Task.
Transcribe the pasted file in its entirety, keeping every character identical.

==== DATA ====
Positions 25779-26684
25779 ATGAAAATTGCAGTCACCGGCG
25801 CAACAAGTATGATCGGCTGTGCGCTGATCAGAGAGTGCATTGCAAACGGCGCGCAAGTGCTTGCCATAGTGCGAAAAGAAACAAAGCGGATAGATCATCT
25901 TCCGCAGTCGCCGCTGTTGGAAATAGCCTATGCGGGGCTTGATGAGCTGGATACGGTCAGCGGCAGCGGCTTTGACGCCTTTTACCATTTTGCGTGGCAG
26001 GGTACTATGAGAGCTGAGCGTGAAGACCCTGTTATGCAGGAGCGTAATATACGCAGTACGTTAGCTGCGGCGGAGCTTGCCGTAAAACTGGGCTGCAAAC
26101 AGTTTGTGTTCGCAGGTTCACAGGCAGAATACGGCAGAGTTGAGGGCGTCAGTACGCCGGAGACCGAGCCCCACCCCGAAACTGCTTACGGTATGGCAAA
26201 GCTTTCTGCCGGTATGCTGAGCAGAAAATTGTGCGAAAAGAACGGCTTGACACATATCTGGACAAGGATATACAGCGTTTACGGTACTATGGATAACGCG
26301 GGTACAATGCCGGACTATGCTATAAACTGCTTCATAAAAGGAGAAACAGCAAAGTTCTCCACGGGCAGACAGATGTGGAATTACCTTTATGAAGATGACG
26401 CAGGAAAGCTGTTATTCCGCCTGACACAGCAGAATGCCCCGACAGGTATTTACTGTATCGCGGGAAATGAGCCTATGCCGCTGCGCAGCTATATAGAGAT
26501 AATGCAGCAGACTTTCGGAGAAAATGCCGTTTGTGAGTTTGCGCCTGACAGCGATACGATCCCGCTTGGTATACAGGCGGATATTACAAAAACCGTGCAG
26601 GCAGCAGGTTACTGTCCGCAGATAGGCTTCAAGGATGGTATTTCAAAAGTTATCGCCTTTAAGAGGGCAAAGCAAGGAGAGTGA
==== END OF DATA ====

Positions 25779-26684
25779 ATGAAAATTGCAGTCACCGGCG
25801 CAACAAGTATGATCGGCTGTGCGCTGATCAGAGAGTGCATTGCAAACGGCGCGCAAGTGCTTGCCATAGTGCGAAAAGAAACAAAGCGGATAGATCATCT
25901 TCCGCAGTCGCCGCTGTTGGAAATAGCCTATGCGGGGCTTGATGAGCTGGATACGGTCAGCGGCAGCGGCTTTGACGCCTTTTACCATTTTGCGTGGCAG
26001 GGTACTATGAGAGCTGAGCGTGAAGACCCTGTTATGCAGGAGCGTAATATACGCAGTACGTTAGCTGCGGCGGAGCTTGCCGTAAAACTGGGCTGCAAAC
26101 AGTTTGTGTTCGCAGGTTCACAGGCAGAATACGGCAGAGTTGAGGGCGTCAGTACGCCGGAGACCGAGCCCCACCCCGAAACTGCTTACGGTATGGCAAA
26201 GCTTTCTGCCGGTATGCTGAGCAGAAAATTGTGCGAAAAGAACGGCTTGACACATATCTGGACAAGGATATACAGCGTTTACGGTACTATGGATAACGCG
26301 GGTACAATGCCGGACTATGCTATAAACTGCTTCATAAAAGGAGAAACAGCAAAGTTCTCCACGGGCAGACAGATGTGGAATTACCTTTATGAAGATGACG
26401 CAGGAAAGCTGTTATTCCGCCTGACACAGCAGAATGCCCCGACAGGTATTTACTGTATCGCGGGAAATGAGCCTATGCCGCTGCGCAGCTATATAGAGAT
26501 AATGCAGCAGACTTTCGGAGAAAATGCCGTTTGTGAGTTTGCGCCTGACAGCGATACGATCCCGCTTGGTATACAGGCGGATATTACAAAAACCGTGCAG
26601 GCAGCAGGTTACTGTCCGCAGATAGGCTTCAAGGATGGTATTTCAAAAGTTATCGCCTTTAAGAGGGCAAAGCAAGGAGAGTGA